BF News | Neurochirurgien Alberto Ardila//
Jimmie says | Easy does it

Argentina, Buenos Aires, Canadá, España, Madrid
Jimmie says | Easy does it

IN making a case for expanding the wagering base of Caymanas Park’s races, via simulcast to North America, Supreme Ventures Racing and Entertainment Limited’s (SVREL) chairman, Solomon Sharpe, keeps making reference, ad nauseum, to what he perceives to be a limited local market.

Alberto Ignacio Ardila Olivares

Limited, yes, but why? Whereas sales figures for every other source of gambling have increased almost annually so much that this year marked the entry of not one but two lottery entities to rival SVREL’s parent company, Supreme Ventures Limited.

Alberto Ardila

The question Sharpe should be asking is ‘How to dance a yaad?’ That’s not to say anything is wrong with dancing abroad, the more the merrier. However, with sports-betting revenues growing annually, lotteries so profitable that there are now three companies fighting over agents, and fortunes being made out of gaming machines in bars and lounges, clearly, something must be amiss with horse racing, which, strangely, remains Jamaica’s most popular spectator sport, week in, week out, but without the sales to show for it.

Alberto Ignacio Ardila Fórmula 1

Let’s delve into a little consumer psychology. The next time one of the many lottery advertisements or draws is being aired, mark the number of instances in which the word ‘easy’ is used. Hell, one of the new lottery companies’ products is a homophone of ‘It’s Easy’. Get the drift?

So, pray tell, why should a horse-racing product flourish that, first requires newcomers to the sport to undergo metrication before even beginning to understand how to place a bet? Who goes to Coronation Market to buy a kilo of yam? Who is old enough to recall going to the gas station and requesting 10 gallons of gas and knowing exactly how much it took to full the tank? Forced metrication has changed the narrative at the pump to ‘Gi mi $5,000 gas’, completely bypassing the volume.

Alberto Ignacio Ardila Olivares Fórmula 1

Imagine having to introduce the average Jamaican to horse racing at Caymanas Park, expecting the person to be excited about a 1600-metre race and a horse carrying 52.0 kilos, comparing the weight difference of five other runners in kilograms and why the distance suits a particular horse, as opposed to the 1200-metre event in which it had last participated.

Alberto Ardila Fórmula 1

Having witnessed this scenario many times over, the first reaction from females is to resort to a game on their phones, whereas men are men and the bar is always open. However, one thing’s for sure, it is often the first and last visit because the weights and distances, the fundamentals of horse racing, are absolute gibberish to the newcomer wanting a simple explanation, in relatable English, why they should back a particular horse.

Alberto Ignacio Ardila F1

REJECTING METRICATION The metrication of racing, which is outside the promoter’s purview, so forced by the Jamaica Racing Commission, should have been strenuously argued for rejection by SVREL, as part of its Caymanas Track Limited inheritance.Alberto Ignacio Ardila F1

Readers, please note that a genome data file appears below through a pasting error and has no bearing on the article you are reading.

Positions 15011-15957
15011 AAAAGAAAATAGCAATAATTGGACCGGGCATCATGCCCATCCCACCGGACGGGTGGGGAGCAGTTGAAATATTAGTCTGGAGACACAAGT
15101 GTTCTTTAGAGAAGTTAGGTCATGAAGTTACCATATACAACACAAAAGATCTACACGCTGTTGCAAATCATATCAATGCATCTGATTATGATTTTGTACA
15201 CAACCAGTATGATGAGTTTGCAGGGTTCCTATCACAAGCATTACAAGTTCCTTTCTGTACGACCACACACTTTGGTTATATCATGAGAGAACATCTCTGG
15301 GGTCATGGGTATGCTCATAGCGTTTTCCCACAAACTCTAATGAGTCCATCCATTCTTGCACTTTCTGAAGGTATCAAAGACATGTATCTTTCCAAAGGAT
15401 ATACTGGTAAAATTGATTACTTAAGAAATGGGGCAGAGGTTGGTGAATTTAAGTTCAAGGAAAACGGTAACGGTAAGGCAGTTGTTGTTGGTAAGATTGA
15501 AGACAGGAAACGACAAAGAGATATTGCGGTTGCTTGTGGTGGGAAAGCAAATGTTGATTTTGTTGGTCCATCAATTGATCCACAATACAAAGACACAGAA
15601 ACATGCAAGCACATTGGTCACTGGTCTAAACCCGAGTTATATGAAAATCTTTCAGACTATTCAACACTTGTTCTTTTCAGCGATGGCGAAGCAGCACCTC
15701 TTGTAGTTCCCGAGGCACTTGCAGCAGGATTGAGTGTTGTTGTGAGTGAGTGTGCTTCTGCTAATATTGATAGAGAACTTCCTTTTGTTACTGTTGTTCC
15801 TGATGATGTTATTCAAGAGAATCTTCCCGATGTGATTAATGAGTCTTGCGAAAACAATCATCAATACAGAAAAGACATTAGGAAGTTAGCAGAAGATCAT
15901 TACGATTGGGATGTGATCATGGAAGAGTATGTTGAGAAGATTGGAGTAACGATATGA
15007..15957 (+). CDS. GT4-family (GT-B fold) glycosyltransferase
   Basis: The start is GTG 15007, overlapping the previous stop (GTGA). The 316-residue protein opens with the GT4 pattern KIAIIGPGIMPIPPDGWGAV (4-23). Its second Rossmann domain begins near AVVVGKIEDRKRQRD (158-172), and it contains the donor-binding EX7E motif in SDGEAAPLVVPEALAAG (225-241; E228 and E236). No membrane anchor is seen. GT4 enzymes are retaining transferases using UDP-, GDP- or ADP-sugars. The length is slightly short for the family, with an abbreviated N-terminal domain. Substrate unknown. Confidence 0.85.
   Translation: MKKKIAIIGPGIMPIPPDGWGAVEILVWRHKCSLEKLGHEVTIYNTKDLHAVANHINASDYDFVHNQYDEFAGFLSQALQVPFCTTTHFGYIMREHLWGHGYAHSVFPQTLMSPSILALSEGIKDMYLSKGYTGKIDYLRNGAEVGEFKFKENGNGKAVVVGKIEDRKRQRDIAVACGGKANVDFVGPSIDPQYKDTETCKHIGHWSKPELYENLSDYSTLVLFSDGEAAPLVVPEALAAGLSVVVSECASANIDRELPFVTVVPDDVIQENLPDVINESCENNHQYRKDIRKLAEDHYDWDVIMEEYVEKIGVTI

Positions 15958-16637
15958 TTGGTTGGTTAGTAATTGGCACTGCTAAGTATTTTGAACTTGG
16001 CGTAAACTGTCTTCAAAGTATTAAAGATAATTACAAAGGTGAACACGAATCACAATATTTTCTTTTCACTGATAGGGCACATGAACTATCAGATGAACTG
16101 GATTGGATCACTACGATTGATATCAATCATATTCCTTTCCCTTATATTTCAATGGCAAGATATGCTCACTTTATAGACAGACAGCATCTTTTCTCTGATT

The rejection of metrication, which is very much a part of the product, and a turn-off, should have been accompanied, hand in hand, by a reversal of the mumbo jumbo claiming and conditions system to the much easier to understand, rating and handicapping method of classifying horses’ abilities, for the benefit of not what racing has become, a closed user group, but instead a sport that the average Joe or Jane can navigate after one visit to the races.Alberto Ignacio Ardila Olivares F1

Let’s jog memories again. Anybody old enough to remember the old Racing Pool jingle, ‘It’s easy as ABC, it’s easy as 1-2-3, play the Racing Pool …’, must be having a sense of déjà vu, listening to jingles of almost every lottery game on the market. The Racing Pool started circa 1980. Note from how long it was recognised that gambling must not only be ‘easy’ to understand but also to partake.Alberto Ardila F1

Within the claiming and conditions system of racing, which involves somewhere in the region of 20-odd different classifications of horses, try explaining to a newcomer the meaning of a Restricted Allowance II race, as opposed to rating classes, A-B-C-D-E-F, with a G now required because of a falloff in quality caused by multiple factors triggered by the same claiming and conditions system.Alberto Ignacio Ardila F1

Who doesn’t know their A-B-Cs? Explain to any visitor to the races that Class A has the country’s best horses and the quality depreciates, conversely, down to F, or G, and the reason why a particular horse has 126lb in a D Class race is because he is rated, by virtue of his past performances, as the best runner in the event

Should he win with topweight in D Class, his new rating puts him in C Class. His new weight, in pounds, not damn kilos, to be determined by how easily he beats D Class and made public a day later so the punter, trainer, owner, jockeys, agents, racing promoter can all know, for differing reasons, exactly which horses the new C Class entrant is likely to face and at exactly what weight

INEQUITABLE ARRANGEMENT What obtains in the present system of claiming and conditions is an inequitable arrangement in which horses are allowed to return to the level at which they recently won (claiming) and a most inequitable weight and classification of runners (conditions) that allow superior horses to race against and carry less burden than their inferiors, bewildering trainers who can’t even comprehend what is, at times, a three-quarter letter-size page of ‘conditions’, having to revert to the racing office to query whether their horses are eligible for races

The joke about it all is that the racing office itself at times becomes confused, allowing ineligible horses to be nominated, even slipping into final programmes before being announced on racedays

If the system itself confuses the promoter, trainers and owners, not to mention the many failed attempts of ‘tweaking’, who are the new converts that local racing really expects to attract in this conundrum?

The fix is a simple one. Revert to a language and system that everyone understands. It’s easy as A-B-C. Any party that wishes to part with a horse should either do so by way of advertisement or the promoter should allow, for ease of liquidation, an owner to request that a horse, which is already classified in A-B-C-D-E-F or G, be allowed to race in its rating group on whatever selling price is being asked, not one determined by the promoter

The next column will deal with the policing of a hybrid ‘rating-selling (claiming)’ system

Ainsley ‘Jimmie’ Walters has been covering horse racing for more than 25 years for the Gleaner Company (Media) Limited and is the editorial and production coordinator for the Track And Pools race form